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Humor - Definition

The definition of: Humor is below.
There are 2 syllables in the word Humor.
What rhymes with Humor?

See poems containing the word: Humor

Definition of: Humor

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Standard Definition

[n] the trait of appreciating (and being able to express) the humorous; "she didn't appreciate my humor"; "you can't survive in the army without a sense of humor"
[n] the quality of being funny; "I fail to see the humor in it"
[n] the liquid parts of the body
[n] one of the four fluids in the body whose balance was believed (in ancient and medieval physiology) to determine your emotional and physical state; "the humors are blood and phlegm and yellow and black bile"
[n] a characteristic (habitual or relatively temporary) state of feeling; "whether he praised or cursed me depended on his temper at the time"; "he was in a bad humor"
[n] a message whose ingenuity or verbal skill or incongruity has the power to evoke laughter
[v] put into a good mood

Synonyms

bodily fluid - (5 syllables), body fluid - (4 syllables), humour - (2 syllables), humour - (2 syllables), humour - (2 syllables), humour - (2 syllables), humour - (2 syllables), liquid body substance - (6 syllables), mood - (1 syllables), sense of humor - (4 syllables), sense of humour - (4 syllables), temper - (2 syllables), wit - (1 syllables), witticism - (3 syllables), wittiness - (3 syllables)

Misc. Definitions

\Hu"mor\, n. [OE. humour, OF. humor, umor, F. humeur, L. humor, umor, moisture, fluid, fr. humere, umere, to be moist. See {Humid}.] [Written also {humour}.]
1. Moisture, especially, the moisture or fluid of animal bodies, as the chyle, lymph, etc.; as, the humors of the eye, etc. Note: The ancient physicians believed that there were four humors (the blood, phlegm, yellow bile or choler, and black bile or melancholy), on the relative proportion of which the temperament and health depended.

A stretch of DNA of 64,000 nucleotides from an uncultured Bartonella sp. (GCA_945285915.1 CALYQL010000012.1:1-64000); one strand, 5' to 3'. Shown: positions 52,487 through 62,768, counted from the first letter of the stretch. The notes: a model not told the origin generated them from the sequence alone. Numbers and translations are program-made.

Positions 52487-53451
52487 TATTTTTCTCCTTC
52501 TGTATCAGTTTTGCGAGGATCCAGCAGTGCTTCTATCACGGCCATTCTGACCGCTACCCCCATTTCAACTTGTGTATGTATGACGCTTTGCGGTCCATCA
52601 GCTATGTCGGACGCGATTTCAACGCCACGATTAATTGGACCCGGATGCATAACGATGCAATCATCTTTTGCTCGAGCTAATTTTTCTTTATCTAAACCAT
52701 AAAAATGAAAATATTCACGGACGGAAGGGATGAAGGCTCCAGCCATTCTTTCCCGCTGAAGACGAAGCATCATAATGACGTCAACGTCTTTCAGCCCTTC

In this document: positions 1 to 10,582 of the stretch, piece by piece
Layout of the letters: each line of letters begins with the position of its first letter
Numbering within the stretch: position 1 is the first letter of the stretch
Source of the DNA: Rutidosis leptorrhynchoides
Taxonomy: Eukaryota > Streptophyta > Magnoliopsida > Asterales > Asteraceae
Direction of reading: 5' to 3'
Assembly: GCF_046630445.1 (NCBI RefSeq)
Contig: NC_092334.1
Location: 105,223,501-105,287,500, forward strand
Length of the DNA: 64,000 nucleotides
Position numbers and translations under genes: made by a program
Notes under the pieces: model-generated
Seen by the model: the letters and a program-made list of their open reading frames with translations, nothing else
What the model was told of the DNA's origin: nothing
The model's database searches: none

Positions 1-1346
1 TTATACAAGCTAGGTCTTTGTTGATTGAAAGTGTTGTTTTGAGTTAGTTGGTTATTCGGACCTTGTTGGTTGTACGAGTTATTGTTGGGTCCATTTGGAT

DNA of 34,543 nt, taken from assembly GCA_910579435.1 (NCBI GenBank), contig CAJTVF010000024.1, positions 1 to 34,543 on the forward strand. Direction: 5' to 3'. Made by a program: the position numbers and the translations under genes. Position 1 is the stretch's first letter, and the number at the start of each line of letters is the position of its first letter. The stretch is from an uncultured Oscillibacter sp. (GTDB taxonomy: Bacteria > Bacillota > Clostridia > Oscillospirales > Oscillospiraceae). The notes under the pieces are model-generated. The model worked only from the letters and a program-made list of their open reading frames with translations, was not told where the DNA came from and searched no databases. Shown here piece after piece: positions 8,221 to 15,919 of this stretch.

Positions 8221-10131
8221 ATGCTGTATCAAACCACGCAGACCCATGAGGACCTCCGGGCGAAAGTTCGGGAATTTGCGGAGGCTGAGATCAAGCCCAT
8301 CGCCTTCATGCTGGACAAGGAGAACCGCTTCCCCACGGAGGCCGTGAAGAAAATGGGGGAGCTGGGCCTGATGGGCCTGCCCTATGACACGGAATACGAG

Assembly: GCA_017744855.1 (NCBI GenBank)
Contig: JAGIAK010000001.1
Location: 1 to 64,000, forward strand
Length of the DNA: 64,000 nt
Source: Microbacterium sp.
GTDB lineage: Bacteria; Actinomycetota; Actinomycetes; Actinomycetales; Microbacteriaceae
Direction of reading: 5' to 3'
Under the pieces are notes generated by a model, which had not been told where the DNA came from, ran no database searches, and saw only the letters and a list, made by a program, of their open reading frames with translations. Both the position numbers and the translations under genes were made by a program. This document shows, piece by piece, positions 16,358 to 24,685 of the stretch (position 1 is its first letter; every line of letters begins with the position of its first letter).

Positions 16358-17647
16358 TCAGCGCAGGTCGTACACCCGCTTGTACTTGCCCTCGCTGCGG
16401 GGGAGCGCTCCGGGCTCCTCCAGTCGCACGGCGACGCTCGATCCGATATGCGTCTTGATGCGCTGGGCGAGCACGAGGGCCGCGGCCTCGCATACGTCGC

2. (Med.) A vitiated or morbid animal fluid, such as often causes an eruption on the skin. ``A body full of humors.'' --Sir W. Temple.
3. State of mind, whether habitual or temporary (as formerly supposed to depend on the character or combination of the fluids of the body); disposition; temper; mood; as, good humor; ill humor. Examine how your humor is inclined, And which the ruling passion of your mind. --Roscommon. A prince of a pleasant humor. --Bacon. I like not the humor of lying. --Shak.
4. pl. Changing and uncertain states of mind; caprices; freaks; vagaries; whims. Is my friend all perfection, all virtue and discretion? Has he not humors to be endured? --South.
5. That quality of the imagination which gives to ideas an incongruous or fantastic turn, and tends to excite laughter or mirth by ludicrous images or representations; a playful fancy; facetiousness. For thy sake I admit That a Scot may have humor, I'd almost said wit. --Goldsmith. A great deal of excellent humor was expended on the perplexities of mine host. --W. Irving. {Aqueous humor}, {Crystalline humor} or {lens}, {Vitreous humor}. (Anat.) See {Eye}. {Out of humor}, dissatisfied; displeased; in an unpleasant frame of mind. Syn: Wit; satire; pleasantry; temper; disposition; mood; frame; whim; fancy; caprice. See {Wit}.
\Hu"mor\, v. t. [imp. & p. p. {Humored}; p. pr. & vb. n. {Humoring}.]
1. To comply with the humor of; to adjust matters so as suit the peculiarities, caprices, or exigencies of; to adapt one's self to; to indulge by skillful adaptation; as, to humor the mind. It is my part to invent, and the musician's to humor that invention. --Dryden.
2. To help on by indulgence or compliant treatment; to soothe; to gratify; to please. You humor me when I am sick. --Pope. Syn: To gratify; to indulge. See {Gratify}.

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